The new Kindergarten to Grade 12 school in Forest will be called Lambton Shores Community School.
Even though this was passed at the Lambton Kent District School Board at its Nov. 14 meeting, it did not come without an objection.
Trustee Roberta Northmore, who represents the four First Nations in the school
district, disagreed with the choice of the new school name. She honed in on the use of Lambton. John George Lambton, the first Earl of Durham, is the namesake of Lambton County. His last name of Lambton was chosen for this region in 1849, because there was already a Durham County.
“It is old colonial thinking,” said Northmore, also mentioning Lambton was known as Radical Jack during his lifetime, and asked do we want to be associated with someone like that.
According to the Lambton County Museums website, Lambton was born in London, England, where he followed in his father’s footsteps and was involved in politics. He was known as Radical Jack because he supported liberal causes and helped draft the Reform Bill of 1832, which resulting in changing the British electoral system and expanded the right to vote to more people.
Lambton was made governor general of British North America in 1838 and came to Canada to investigate the causes of the two rebellions that took place in Upper and Lower Canada in 1837-38. He quit before the end of 1838, but submitted a controversial report in January 1839, which recommended a framework for responsible government and the union of Upper and Lower Canada.
Lambton died in 1840, but Upper and Lower Canada were united into a single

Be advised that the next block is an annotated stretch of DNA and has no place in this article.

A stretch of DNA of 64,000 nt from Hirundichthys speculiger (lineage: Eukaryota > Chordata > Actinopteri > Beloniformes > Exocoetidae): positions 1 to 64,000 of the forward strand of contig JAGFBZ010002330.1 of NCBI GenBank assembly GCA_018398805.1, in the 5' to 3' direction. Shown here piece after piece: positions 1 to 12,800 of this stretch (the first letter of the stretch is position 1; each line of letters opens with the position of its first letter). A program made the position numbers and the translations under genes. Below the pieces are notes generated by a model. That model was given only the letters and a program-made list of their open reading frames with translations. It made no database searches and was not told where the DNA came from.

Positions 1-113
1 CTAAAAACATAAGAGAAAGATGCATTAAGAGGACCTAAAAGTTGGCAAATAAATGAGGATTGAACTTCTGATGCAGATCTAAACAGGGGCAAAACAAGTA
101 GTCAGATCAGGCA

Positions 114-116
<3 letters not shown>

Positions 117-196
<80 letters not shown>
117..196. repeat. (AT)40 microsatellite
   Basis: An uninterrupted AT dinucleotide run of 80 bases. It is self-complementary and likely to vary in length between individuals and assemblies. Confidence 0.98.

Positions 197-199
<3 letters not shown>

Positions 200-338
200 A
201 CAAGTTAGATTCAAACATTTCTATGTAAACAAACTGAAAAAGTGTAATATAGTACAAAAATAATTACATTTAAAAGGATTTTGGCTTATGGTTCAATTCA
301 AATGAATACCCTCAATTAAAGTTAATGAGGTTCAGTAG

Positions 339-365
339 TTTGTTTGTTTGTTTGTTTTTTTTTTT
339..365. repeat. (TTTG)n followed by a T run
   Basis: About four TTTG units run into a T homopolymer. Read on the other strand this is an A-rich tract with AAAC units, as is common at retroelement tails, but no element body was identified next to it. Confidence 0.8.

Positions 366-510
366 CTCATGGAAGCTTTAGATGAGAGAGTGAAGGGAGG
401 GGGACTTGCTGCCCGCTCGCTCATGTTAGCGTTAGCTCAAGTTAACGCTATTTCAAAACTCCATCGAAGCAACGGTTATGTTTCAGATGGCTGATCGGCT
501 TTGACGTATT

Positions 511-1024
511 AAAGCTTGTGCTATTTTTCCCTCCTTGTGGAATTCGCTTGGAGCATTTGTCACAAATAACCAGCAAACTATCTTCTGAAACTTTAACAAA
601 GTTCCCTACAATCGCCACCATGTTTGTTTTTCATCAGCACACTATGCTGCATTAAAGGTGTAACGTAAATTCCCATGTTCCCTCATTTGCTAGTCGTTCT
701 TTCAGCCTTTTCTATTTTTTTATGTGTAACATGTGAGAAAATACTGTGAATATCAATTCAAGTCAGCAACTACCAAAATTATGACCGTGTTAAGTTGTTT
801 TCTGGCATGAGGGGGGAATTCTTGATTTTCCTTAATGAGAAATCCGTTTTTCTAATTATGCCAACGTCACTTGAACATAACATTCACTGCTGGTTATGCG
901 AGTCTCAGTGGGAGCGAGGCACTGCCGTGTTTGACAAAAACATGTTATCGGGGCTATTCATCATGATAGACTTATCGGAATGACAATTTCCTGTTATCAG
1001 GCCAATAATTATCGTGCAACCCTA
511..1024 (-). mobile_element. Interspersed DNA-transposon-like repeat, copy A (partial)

Province of Canada in 1841. Responsible, local, self government was implemented in the colony in 1848. He has been criticized because of his desire to assimilate French Canadians into the English Canadian population.
Northmore went on to say the use of Lambton Shores has been a contentious issue in Port Franks and Grand Bend, when the municipality was formed and wanted to brand those communities under the name of Lambton Shores, while Port Franks and Grand Bend wanted to keep their distinct identity.
“All of the community is moving forward to become a new school community,” said Trustee Jane Bryce, chair of the ad hoc naming committee for the new school.
“It is not necessarily my first choice,” said Trustee Jack Fletcher, but he accepts this is what the community decided. Fletcher was the other trustee on the committee.
Bryce said the committee met three times, with 176 possible names submitted from the public. Names were even submitted during the Forest Fall Fair. The list was narrowed down to 30, then shortlisted to 12. A committee went to the
public again with a survey, before the choices were whittled down to two.
The committee than voted by ballot at its last meeting on Oct. 30, where Lambton Shores Community School was chosen. There were over 30 members on the naming committee, with representatives from seven of the area schools.
The $39.8 million Lambton Shores Community School will be built next to the
Shores Recreation Centre. The project will bring students from Aberarder Central School, Bosanquet Central School, Kinwood Central School and North Lambton Secondary School under one roof.
Construction is like to start in the spring of 2024, but it is not known when students will move into the building.